If you want to celebrate Spring with a Spanish feast, keep reading for the succulent recipe.
Looking to find a speedy and convenient meal that's also gourmet? Then turn to quick-cooking scallops left over from last night's meal. Use wheat-free tamari (a type of soy sauce), honey, and red pepper flakes to create an irresistible, fragrant glaze. Serve it in a large bowl heaped with brown rice and sautéed greens for a nouveau Asian rice bowl. Want the recipe? Then be sure to keep on reading.
For tonight's dinner, Mr. Yum has politely requested scallops, a shellfish option that often gets overlooked in favor of shrimp or fish. Since I haven't had much of a chance to grill shellfish this Summer, I'm throwing it on the barbecue to get a little practice.
Leaving scallops on heat for too long makes them shriveled and rubbery, so watch them closely, as they also cook rapidly. Serve them atop a bed of cilantro-specked white beans, with grilled scallions and zucchini on the side. Want the healthy recipe? Just read more.
The next time you need dinner in a hurry, think about what ingredients cook fast. Couscous comes together in minutes, as does simple seared fish. Once you've picked up two rapid elements, toss in a seasonal vegetable, citrus juice for freshness, and call it a day.
This recipe illustrates this technique perfectly by combining couscous with seared scallops, snow peas, and oranges. It's a healthy and effortless meal that's far from boring. Serve with a crisp white wine and fresh berries for dessert. To learn how it's done, check out the recipe now.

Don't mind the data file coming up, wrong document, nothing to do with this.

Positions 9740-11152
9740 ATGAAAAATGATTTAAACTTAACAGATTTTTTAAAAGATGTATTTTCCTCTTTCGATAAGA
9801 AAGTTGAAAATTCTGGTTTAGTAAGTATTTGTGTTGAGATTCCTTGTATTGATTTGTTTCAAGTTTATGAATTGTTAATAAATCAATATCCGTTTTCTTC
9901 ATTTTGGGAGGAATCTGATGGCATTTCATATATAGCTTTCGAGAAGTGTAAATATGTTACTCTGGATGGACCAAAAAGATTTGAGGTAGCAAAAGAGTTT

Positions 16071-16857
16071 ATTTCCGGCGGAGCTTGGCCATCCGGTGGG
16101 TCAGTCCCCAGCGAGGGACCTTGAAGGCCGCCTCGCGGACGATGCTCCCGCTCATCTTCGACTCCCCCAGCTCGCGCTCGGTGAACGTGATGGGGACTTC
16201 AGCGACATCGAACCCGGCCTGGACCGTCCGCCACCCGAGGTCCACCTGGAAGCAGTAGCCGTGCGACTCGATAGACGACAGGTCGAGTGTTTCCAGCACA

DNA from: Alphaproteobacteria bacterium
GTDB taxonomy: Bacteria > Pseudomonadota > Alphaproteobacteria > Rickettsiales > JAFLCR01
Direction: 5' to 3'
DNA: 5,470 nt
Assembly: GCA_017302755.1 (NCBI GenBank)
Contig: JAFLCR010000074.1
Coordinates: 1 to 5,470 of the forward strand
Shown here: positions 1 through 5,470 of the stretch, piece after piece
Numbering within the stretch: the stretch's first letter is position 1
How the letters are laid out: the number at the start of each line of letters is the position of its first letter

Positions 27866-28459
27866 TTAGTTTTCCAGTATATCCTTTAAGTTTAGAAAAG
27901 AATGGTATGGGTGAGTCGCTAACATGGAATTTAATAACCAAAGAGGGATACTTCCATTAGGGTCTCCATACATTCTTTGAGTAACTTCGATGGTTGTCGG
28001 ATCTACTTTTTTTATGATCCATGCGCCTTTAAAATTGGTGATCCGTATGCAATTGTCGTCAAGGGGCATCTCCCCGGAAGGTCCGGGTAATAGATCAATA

This weekend, the weather in San Francisco was glorious, and I couldn't help but realize that Summer is just around the corner! The arrival of bikini season will be here before we know it, and there's no time like the present to start eating healthful and light meals in smaller portions. This scallop and snap pea stir-fry is an ideal figure-friendly dinner. Thanks to fresh lime juice, grated ginger, garlic-chili sauce, and tons of cilantro, it's super flavorful and therefore, totally filling. For a complete meal, serve this seasonal dish with a side of sautéed mushrooms. If scallops aren't your thing, consider using shrimp, tofu, or chunks of chicken instead. Get the uncomplicated recipe when you read more
Hoping to steer clear of a hectic Monday night? Consider putting together a seafood stew that makes use of leftover scallops and doesn't require too much attention.
This recipe calls for white fish, scallops, and shrimp, all of which can be purchased frozen and defrosted beforehand — a great way to enjoy the bounty of the sea on a shoestring budget.
Since all the ingredients cook quickly, dinner will be ready in less than half an hour. Make this tonight when you get the recipe.
After a weekend of too much ham and lamb, pass on the meat and opt for some succulent shellfish. Scallops are truly a cinch to make — especially if you follow a few easy guidelines.
This Mediterranean feast, with its cauliflower, capers, spinach, and dried cherries, may sound like an unusual combination, but the result is an irresistible explosion of tart, sweet, salty, and sour flavors all at once. For the recipe, read more.